Carbon-based organic semiconductors could soon play a major role in electronics and solar energy conversion.
Semiconductors, usually made of silicon, are essential to all modern electronics and can be found in everything from smartphones to televisions.
Semiconductors are somewhere between a conductor and an insulator. They don’t work as a true insulator like glass, nor do they have the same conductive strengths as metal, hence the name semi.
Doping is required to increase the conductive properties of a semiconductor. Doping is a process where chemicals or impurities are added to the semiconductor which then changes the electrical behavior of the semiconductor.
A team of researchers from Princeton University, the Georgia Institute of Technology and Humboldt University in Berlin have found a way to increase the conductivity of organic semiconductors with doping.
“Organic semiconductors are ideal materials for the fabrication of mechanically flexible devices with energy-saving low-temperature processes,” said Xin Lin, one of the researchers. “One of their major disadvantages has been their relatively poor electrical conductivity. In some applications, this can lead to difficulties and inefficient devices. We are working on new ways to improve the electrical properties of these organic semiconductors.”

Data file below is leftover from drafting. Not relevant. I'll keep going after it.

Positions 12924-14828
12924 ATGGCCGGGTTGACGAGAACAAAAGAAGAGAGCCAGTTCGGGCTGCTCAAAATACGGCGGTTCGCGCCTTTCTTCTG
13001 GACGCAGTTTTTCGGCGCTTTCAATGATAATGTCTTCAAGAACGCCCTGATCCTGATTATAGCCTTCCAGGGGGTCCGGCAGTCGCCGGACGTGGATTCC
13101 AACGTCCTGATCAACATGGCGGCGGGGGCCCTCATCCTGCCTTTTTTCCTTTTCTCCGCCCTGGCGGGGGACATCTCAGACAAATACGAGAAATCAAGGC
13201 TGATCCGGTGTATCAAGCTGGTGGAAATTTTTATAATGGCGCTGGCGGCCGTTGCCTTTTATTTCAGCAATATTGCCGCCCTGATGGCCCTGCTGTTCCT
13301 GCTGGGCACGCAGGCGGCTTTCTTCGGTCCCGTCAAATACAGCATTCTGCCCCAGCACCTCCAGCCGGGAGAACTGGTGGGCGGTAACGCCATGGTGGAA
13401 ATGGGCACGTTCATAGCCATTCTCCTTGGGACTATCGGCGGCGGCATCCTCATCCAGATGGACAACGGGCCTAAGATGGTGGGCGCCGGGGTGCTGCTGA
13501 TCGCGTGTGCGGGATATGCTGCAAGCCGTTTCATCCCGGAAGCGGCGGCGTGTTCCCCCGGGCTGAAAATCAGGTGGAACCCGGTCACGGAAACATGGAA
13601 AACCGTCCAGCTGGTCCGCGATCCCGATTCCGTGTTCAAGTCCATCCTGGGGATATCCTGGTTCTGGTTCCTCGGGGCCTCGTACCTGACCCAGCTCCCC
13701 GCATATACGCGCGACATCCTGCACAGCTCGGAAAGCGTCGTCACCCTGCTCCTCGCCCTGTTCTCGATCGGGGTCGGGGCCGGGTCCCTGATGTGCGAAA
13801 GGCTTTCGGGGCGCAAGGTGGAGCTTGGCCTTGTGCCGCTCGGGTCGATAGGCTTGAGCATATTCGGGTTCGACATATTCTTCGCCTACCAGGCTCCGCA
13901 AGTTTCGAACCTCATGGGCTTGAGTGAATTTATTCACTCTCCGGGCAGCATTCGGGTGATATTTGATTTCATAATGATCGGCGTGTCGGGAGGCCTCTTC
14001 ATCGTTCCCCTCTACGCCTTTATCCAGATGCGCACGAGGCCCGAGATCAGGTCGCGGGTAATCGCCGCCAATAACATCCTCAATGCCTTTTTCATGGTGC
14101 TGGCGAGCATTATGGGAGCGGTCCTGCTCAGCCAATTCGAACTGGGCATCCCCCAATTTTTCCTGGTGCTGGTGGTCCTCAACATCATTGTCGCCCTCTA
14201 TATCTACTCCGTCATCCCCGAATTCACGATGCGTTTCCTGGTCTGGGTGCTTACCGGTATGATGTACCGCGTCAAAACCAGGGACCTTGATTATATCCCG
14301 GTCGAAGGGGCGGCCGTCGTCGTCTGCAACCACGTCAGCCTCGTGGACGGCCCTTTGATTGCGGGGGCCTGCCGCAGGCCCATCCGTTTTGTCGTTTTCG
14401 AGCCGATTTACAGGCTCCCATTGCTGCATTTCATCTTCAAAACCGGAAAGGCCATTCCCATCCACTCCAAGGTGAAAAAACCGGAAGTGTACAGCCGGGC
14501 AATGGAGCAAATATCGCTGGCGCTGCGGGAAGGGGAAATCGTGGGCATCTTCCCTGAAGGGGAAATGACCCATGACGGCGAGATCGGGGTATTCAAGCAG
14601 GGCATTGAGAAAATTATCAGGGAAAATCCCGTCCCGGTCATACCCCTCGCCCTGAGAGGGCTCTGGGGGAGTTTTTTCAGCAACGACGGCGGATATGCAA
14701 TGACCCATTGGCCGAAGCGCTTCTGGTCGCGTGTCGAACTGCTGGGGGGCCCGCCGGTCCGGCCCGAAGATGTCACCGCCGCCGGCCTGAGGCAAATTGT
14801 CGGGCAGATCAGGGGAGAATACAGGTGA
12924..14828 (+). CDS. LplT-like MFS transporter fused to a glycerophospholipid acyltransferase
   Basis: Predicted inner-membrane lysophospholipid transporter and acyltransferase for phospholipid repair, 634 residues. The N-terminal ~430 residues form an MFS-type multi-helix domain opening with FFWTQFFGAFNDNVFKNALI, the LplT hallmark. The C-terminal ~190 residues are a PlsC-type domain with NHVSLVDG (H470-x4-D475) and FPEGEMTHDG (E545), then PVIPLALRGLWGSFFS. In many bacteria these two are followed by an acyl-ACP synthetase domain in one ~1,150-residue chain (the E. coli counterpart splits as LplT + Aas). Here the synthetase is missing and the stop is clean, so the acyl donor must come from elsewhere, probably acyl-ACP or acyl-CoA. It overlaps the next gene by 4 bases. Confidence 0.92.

For the study, the researchers developed a new type of dopant which drastically improves the conductivity of organic semiconductors.
The dopant is a ruthenium-containing compound and a reducing agent. It adds electrons to the semiconductor. The results show that the ruthenium compound dopant increases the conductivity of organic semiconductors nearly one million times its original value.
For the compound to work with organic semiconductors, the research team had to figure out how to break apart the ruthenium. The ruthenium compound is a dimer, and it contains two identical molecules which are connected by a chemical bond.
The researchers examined different possibilities for breaking the compound’s molecules apart in order for it to work as a dopant, eventually finding that when exposed to ultraviolet light the dopant increased the conductive properties by almost 100,000 times.
Even when the UV light was turned off, the dopant still worked with the organic semiconductors.
“Once the light is turned off, you might expect the reverse reaction to occur and the increased conductivity to disappear. However, that is not the case,” said Seth Marder, one of the leaders in the development of the new dopant. “The light activates the system more, which leads to more light production and ore activation until the system is fully activated.”
This discovery is a breakthrough for semiconductors and increasing the conductivity of organic semiconductors.